1. Elements of the Myth

The questions asked on this course are an opportunity for you to clarify your thoughts. You will remember things better if you write down what you’ve learned in your own words. Use a digital or paper journal for your answers and for any notes you need to make.

A question to consider . . .

  • The witch’s brew that confers magical enlightenment, that gives Gwion Bach transcendent knowledge that survives his reincarnation as Taliesin, is a concoction of natural ingredients gathered by Ceridwen, a woman who, in a mythological sense, is both Great Destroyer and Great Mother, Nature embodied. What could the potion be a symbol for? What is Ceridwen’s gift?


  • Cerdd Dafod – ‘Tongue Craft’: The history of cerdd dafod can be traced to 6th century Welsh poets such as Aneirin and Taliesin, but is probably much older.[1] It is comparable to ancient Irish poetic forms and therefore point to an older shared Celtic inheritance. The composition of cerdd dafod requires strict observance of the rules of cynghanedd: an intricate system of sound-effects such as stressalliteration, and internal rhyme within each line.[1] One of the earliest texts on the subject is credited to Einion Offeiriad (fl c. 1320–c. 1349). In 1925 the Celtic linguist Sir John Morris-Jones published Cerdd Dafod, an in-depth study of the traditional metres of the cynghanedd and a text now seen as the definitive work on the topic.[4] This was brought about after his desire to see a return to traditional poetry and use of strict metre in eistedfoddau. The end of the twentieth century saw a renaissance in cerdd dafod, especially in the metres known as englyn and cywydd.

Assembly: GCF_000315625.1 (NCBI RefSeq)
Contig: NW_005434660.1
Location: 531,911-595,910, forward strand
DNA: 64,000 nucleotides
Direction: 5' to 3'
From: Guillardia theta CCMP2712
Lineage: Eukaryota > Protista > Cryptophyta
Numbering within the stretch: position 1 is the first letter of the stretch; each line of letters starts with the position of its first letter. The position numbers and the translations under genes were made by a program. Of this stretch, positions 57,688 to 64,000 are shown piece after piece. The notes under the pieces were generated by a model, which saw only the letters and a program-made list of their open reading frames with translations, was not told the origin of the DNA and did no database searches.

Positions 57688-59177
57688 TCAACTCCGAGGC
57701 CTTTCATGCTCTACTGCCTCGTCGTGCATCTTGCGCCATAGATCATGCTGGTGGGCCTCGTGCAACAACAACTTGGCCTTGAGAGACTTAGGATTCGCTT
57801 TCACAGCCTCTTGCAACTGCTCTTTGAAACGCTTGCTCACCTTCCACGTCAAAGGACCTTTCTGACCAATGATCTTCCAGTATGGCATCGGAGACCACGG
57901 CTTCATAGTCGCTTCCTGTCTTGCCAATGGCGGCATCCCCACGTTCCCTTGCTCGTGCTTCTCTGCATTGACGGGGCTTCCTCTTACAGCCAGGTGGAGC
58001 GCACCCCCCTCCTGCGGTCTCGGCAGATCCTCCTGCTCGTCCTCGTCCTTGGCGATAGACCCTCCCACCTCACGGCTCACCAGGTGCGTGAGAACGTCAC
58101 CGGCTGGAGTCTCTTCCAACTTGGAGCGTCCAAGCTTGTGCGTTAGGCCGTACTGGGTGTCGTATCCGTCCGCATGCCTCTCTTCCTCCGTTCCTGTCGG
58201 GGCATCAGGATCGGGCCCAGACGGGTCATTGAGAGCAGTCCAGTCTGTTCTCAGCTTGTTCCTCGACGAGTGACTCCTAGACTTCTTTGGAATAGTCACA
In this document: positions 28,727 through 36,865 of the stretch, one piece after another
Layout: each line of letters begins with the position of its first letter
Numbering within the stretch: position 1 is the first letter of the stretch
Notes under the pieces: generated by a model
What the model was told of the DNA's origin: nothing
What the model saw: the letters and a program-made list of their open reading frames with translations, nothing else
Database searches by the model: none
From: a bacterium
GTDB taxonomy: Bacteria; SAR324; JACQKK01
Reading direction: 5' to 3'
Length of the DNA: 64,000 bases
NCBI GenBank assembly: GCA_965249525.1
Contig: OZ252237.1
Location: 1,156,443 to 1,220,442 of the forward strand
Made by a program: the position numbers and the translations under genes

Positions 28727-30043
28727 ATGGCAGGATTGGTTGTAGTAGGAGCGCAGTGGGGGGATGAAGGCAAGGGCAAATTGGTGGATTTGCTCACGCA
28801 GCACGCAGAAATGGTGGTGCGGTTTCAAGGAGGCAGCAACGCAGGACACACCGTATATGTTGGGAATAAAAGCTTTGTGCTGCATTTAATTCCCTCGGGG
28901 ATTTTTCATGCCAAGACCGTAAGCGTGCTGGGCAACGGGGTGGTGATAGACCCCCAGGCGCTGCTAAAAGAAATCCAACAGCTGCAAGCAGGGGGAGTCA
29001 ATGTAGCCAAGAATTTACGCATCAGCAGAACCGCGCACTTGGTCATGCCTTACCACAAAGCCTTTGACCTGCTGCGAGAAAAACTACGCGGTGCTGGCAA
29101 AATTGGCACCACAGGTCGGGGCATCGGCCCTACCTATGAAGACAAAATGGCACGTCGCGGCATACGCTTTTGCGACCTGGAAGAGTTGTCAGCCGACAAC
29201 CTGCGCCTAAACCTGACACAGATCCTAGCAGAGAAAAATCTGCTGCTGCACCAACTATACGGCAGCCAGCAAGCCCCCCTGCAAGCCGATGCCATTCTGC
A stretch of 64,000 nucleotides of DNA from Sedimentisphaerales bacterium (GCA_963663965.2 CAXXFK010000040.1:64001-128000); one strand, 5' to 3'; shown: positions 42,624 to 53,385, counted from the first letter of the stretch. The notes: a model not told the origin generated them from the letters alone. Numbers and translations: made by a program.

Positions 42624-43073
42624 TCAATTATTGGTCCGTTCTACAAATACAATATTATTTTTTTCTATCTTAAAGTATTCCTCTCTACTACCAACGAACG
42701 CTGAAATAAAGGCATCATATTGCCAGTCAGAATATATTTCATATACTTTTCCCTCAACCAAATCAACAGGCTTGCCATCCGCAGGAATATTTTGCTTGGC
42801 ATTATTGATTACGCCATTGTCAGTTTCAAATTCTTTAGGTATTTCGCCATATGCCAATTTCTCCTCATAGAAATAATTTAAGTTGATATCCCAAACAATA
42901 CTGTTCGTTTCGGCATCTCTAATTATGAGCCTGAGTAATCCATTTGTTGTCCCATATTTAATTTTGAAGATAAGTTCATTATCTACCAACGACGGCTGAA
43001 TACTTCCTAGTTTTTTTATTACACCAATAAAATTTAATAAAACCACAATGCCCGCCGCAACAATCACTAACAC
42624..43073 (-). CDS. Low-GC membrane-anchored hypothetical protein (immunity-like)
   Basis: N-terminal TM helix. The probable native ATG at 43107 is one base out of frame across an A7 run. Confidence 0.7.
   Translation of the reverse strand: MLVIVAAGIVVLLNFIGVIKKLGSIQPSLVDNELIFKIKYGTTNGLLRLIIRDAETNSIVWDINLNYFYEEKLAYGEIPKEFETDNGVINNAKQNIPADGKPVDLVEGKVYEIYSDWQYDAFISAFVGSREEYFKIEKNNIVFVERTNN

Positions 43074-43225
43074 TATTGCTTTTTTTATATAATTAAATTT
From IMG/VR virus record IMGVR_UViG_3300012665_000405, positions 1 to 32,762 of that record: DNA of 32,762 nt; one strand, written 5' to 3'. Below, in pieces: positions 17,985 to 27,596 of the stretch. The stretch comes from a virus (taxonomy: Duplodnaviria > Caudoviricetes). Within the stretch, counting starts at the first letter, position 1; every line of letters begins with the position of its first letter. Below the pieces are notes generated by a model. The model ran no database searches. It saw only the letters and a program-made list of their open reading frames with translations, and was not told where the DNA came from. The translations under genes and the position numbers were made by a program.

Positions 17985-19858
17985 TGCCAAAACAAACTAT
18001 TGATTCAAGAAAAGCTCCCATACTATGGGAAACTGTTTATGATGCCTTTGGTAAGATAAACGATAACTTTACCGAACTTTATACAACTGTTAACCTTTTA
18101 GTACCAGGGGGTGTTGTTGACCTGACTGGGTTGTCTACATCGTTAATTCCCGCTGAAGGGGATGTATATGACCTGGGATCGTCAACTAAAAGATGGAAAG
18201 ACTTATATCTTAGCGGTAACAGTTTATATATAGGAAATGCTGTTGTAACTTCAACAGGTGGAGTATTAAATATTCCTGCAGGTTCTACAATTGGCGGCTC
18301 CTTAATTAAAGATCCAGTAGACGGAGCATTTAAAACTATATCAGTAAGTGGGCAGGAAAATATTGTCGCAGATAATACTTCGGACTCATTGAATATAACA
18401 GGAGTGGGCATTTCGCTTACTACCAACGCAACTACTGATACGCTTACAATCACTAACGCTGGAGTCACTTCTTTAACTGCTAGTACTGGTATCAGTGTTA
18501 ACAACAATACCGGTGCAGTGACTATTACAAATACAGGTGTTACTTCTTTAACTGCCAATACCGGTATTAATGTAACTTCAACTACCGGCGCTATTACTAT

• Here’s a quick introduction to what awen means in the Welsh tradition: